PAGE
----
Maybe, just maybe, there are a few people in the Senate who actually won't just roll over and hand the President a "get out of jail free
" card to give to telcos who carried out the almost certainly illegal "warrantless wiretapping" program. While last week reports suggested that the new "compromise" bill (which basically does grant immunity, as well as expand the warrantless wiretapping program) would breeze through both the House and the Senate, there may actually be a few politicians with a backbone fighting to stop it. It did cruise through the House relatively easily, but now Senators Dodd and Feingold have announced that they'll filibuster against immunity
, and Senate Majority Leader Harry Reid (who had earlier suggested he supported the faux "compromise") says he'll support the filibuster.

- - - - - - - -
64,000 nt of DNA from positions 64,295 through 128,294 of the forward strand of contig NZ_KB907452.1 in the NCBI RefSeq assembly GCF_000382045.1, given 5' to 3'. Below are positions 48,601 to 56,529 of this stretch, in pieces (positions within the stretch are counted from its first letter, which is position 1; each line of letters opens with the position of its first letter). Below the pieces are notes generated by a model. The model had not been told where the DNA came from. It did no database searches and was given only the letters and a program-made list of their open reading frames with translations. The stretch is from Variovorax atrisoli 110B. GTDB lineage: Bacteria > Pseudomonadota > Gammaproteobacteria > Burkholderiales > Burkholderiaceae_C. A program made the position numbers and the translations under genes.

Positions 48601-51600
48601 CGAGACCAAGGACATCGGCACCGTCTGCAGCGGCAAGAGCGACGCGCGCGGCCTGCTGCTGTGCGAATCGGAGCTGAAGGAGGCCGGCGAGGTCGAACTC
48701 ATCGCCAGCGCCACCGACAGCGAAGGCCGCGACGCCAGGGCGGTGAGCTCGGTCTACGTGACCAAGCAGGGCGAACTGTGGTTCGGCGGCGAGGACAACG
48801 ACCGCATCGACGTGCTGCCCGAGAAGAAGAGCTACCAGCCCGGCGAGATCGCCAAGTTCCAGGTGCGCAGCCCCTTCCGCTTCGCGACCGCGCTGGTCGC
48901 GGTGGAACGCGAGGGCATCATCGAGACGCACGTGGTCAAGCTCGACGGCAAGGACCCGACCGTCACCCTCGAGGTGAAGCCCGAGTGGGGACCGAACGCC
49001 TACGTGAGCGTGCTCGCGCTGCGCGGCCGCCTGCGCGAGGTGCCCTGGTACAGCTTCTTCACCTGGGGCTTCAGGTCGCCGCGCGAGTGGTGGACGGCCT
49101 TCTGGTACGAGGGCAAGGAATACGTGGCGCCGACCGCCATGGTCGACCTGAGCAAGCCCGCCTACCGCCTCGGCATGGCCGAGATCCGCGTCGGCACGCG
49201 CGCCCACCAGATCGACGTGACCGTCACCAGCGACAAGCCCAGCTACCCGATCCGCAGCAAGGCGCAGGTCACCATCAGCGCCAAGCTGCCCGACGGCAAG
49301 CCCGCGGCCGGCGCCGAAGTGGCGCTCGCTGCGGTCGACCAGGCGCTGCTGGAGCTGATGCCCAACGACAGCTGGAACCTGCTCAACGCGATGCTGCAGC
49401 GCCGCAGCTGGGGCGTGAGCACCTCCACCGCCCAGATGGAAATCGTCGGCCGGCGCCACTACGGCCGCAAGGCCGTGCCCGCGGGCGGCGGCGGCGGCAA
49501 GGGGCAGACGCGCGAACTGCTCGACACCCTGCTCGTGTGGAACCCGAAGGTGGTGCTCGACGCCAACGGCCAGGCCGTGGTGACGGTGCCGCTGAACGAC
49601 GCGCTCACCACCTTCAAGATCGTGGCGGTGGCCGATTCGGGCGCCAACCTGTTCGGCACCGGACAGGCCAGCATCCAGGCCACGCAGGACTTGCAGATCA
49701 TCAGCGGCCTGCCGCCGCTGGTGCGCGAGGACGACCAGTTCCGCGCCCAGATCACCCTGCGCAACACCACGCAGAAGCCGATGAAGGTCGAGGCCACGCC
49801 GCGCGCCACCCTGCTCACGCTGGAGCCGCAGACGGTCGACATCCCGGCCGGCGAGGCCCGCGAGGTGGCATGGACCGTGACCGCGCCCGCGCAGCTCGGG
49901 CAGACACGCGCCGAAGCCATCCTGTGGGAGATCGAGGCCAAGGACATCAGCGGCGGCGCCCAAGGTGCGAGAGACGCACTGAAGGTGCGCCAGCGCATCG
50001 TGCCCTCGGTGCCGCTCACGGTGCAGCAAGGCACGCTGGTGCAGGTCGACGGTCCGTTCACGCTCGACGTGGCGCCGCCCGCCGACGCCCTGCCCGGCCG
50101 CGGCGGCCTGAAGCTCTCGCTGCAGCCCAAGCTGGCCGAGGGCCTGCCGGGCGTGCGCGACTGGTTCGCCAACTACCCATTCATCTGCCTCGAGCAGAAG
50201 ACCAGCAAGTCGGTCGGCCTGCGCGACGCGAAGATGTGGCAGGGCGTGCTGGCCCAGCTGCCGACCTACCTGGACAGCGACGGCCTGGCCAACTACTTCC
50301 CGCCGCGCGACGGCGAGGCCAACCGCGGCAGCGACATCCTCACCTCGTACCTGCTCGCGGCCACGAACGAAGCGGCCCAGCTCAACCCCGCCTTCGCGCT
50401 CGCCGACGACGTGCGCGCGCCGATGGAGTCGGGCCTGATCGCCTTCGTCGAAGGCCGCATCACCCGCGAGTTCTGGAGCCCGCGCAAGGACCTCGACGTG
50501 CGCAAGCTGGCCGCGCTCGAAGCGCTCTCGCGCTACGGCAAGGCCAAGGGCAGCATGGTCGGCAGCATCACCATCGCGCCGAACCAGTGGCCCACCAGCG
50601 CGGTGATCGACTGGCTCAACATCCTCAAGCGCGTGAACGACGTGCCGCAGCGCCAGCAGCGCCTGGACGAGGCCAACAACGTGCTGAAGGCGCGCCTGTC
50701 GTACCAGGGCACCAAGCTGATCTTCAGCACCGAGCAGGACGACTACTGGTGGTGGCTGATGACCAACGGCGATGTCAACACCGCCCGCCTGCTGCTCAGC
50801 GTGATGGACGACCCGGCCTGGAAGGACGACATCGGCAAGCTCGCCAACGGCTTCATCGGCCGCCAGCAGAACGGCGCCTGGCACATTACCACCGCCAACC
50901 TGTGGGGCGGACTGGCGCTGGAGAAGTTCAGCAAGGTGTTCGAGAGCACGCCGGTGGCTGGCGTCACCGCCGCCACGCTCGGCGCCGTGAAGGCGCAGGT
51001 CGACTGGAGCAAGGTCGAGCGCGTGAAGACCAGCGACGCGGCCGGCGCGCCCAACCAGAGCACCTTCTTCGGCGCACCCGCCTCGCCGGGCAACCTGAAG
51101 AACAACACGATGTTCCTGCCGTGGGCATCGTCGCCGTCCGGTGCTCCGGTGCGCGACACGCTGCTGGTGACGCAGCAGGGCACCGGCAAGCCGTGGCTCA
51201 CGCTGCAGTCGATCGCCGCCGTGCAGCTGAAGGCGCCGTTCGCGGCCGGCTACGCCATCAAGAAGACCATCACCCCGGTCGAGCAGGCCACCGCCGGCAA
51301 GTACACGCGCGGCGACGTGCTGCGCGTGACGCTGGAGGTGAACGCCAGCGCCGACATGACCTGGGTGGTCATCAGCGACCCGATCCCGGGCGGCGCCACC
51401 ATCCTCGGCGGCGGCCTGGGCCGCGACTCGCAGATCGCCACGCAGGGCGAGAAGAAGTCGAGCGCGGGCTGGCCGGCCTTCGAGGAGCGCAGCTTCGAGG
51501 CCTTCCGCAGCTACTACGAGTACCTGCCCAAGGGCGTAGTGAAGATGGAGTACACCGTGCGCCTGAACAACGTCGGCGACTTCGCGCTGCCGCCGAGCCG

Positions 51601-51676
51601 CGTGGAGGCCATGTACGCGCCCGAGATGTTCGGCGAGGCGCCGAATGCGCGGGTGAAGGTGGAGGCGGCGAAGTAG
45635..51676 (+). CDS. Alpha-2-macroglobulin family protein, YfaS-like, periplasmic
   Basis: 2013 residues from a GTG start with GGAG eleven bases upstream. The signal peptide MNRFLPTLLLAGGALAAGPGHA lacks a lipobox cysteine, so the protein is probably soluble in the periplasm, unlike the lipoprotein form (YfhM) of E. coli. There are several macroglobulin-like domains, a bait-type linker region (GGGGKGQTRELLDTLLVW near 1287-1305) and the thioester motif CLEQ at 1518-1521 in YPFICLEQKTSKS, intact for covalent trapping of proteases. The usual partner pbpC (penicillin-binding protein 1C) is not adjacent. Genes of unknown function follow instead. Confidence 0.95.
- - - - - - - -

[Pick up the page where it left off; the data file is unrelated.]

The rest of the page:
What's not clear is whether or not there will really be enough support to get rid of telecom immunity. Early on it seemed like there was plenty of support for the "compromise" from those who thought it was best to get past that and focus on "other battles" instead. Also, there's the issue of
campaign funding. Jim Harper points to
an analysis of the correlation between telco immunity flip-floppers in the House and donations from telcos
. Take a guess what the analysis shows. Yup, those who switched positions received nearly twice as much in contributions from the big telcos. Funny how that works. And, of course, rest assured that the same telcos donate plenty to Senate campaigns as well.